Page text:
St. Teresa of Avila wrote that the perfect soul is a sublime balance between Mary of Bethany who listened at Jesus’ feet and her sister Martha who served his needs. (See Luke 10:38-42) This soul would be an ellipse dedicated to both prayer and service. If we don’t serve, then have we prayed in a way that allowed Christ to transform us? How can we keep what we have with Jesus if we don’t give it away? How can we grow if we don’t change? Well we can’t. 

St. Teresa said the life of prayer should always lead us to “good works, my daughters, good works.” I don’t mind “good works,” and in spite of my love of solitude, I have a full and busy life. 

When I am with someone they are the only person in the world to me. However, group interaction with people I don’t know tends to overwhelm me. Make it something official like a meeting for an organization and I am automatically miserable and feel socially inept. 

For Jesus this Lent I have been trying to show up anyway, go against my natural inclinations, and expand into new territory. Doing this I have found new dreams and new vistas where Jesus is leading me. I am even on the board now of a new organization to help those in need in our community. (More on that new endeavor at another time.) I have never been on the board of anything and would never have thought that I would be competent to do so. I’m still uncertain but am trying anyway. 

In the past I have helped people in a “vigilante” kind of way, just on my own. I thought this was because organizations have so many of what I considered “annoying rules” such as “don’t let random people you help into your car or home, and avoid getting involved in their lives,” etc. I like to be free to let someone take a shower at my house if they need to. I have wanted to be a friend more than to feel like an agent of some kind. I don’t want to have to fill out forms or be impersonal with someone in any way. At least this is what I thought my disinclination was about. It was partly that.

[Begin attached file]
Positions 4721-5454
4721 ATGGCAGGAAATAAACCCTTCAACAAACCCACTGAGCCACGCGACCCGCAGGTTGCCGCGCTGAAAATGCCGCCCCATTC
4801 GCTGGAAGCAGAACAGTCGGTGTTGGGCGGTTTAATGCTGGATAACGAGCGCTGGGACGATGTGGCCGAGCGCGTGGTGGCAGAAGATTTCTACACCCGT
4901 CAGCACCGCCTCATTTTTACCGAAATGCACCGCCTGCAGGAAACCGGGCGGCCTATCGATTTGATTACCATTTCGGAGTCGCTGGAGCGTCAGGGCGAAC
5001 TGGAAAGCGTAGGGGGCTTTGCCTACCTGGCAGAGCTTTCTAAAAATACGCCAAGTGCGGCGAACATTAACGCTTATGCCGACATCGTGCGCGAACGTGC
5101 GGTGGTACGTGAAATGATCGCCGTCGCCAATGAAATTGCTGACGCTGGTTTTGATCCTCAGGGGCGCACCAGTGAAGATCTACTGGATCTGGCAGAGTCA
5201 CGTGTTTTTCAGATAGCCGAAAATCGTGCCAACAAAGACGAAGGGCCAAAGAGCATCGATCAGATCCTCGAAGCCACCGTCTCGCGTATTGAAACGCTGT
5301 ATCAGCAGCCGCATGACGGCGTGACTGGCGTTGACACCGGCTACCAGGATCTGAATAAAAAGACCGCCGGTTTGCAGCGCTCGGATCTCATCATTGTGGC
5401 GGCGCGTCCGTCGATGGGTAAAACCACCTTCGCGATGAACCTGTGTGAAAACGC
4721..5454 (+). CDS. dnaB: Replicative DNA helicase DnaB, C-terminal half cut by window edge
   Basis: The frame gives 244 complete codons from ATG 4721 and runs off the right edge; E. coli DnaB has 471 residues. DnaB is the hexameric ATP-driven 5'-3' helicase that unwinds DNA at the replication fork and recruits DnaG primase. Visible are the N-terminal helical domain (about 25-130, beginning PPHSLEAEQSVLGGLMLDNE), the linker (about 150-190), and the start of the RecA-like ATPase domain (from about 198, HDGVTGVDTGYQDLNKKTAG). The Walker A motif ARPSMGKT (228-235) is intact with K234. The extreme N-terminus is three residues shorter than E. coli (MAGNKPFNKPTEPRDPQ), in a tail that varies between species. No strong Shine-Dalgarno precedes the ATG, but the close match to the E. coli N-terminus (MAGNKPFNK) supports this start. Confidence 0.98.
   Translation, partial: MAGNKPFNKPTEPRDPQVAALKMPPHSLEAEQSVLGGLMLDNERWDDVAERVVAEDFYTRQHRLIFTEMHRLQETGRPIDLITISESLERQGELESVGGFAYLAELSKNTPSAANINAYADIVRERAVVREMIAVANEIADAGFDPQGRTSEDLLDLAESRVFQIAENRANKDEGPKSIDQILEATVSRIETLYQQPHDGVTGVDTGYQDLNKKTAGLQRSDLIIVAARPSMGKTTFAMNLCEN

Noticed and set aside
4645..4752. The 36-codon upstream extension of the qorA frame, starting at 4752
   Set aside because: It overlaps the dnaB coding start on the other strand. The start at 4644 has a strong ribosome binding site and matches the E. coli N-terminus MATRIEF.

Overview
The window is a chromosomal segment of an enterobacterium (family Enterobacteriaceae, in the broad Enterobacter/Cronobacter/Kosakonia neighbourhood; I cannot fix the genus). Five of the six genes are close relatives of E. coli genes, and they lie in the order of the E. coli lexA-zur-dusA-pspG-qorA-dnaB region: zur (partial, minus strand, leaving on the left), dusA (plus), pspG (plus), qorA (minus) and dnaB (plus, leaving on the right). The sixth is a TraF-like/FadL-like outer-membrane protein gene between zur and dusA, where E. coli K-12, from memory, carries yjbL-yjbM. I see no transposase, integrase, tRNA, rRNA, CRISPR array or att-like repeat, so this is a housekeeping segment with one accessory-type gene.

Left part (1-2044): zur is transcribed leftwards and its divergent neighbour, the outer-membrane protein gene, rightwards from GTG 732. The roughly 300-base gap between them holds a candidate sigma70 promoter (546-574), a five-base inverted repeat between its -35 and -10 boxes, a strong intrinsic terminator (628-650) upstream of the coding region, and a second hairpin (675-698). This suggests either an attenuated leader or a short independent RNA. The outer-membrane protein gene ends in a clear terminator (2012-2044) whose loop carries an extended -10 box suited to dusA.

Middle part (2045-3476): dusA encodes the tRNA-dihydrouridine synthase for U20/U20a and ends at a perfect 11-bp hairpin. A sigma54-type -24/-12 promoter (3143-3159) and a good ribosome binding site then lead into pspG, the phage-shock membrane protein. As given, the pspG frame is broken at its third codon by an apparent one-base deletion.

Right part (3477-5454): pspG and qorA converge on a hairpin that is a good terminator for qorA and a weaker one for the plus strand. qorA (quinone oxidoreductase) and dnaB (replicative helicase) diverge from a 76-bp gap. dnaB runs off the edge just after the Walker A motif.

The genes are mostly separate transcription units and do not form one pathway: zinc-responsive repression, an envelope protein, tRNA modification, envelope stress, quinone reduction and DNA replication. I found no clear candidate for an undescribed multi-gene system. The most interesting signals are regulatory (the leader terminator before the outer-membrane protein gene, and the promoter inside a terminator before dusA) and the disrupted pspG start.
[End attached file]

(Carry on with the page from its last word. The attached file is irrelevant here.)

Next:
However, through this Lenten project of “going to things” like meetings for charitable concerns, I have come to see that some of my aversion to rules and organizations comes also from the fact that I am willful and kind of flakey, or I have been in the past. I didn’t want to be accountable. I didn’t want to have to help every day or on a schedule. I liked to do whatever I wanted when I wanted and the way I wanted, mostly as opportunities to help naturally came my way.  Well that is a new insight into my selfish nature I had not looked at before. 

What I am learning now by experience is that collaboration with other people and organizations on behalf of a person or people in need, is one of the most powerful forces for change in the world. You probably already knew that but I didn’t. I am continually surprised how much can be done when people put their heads together to do something good.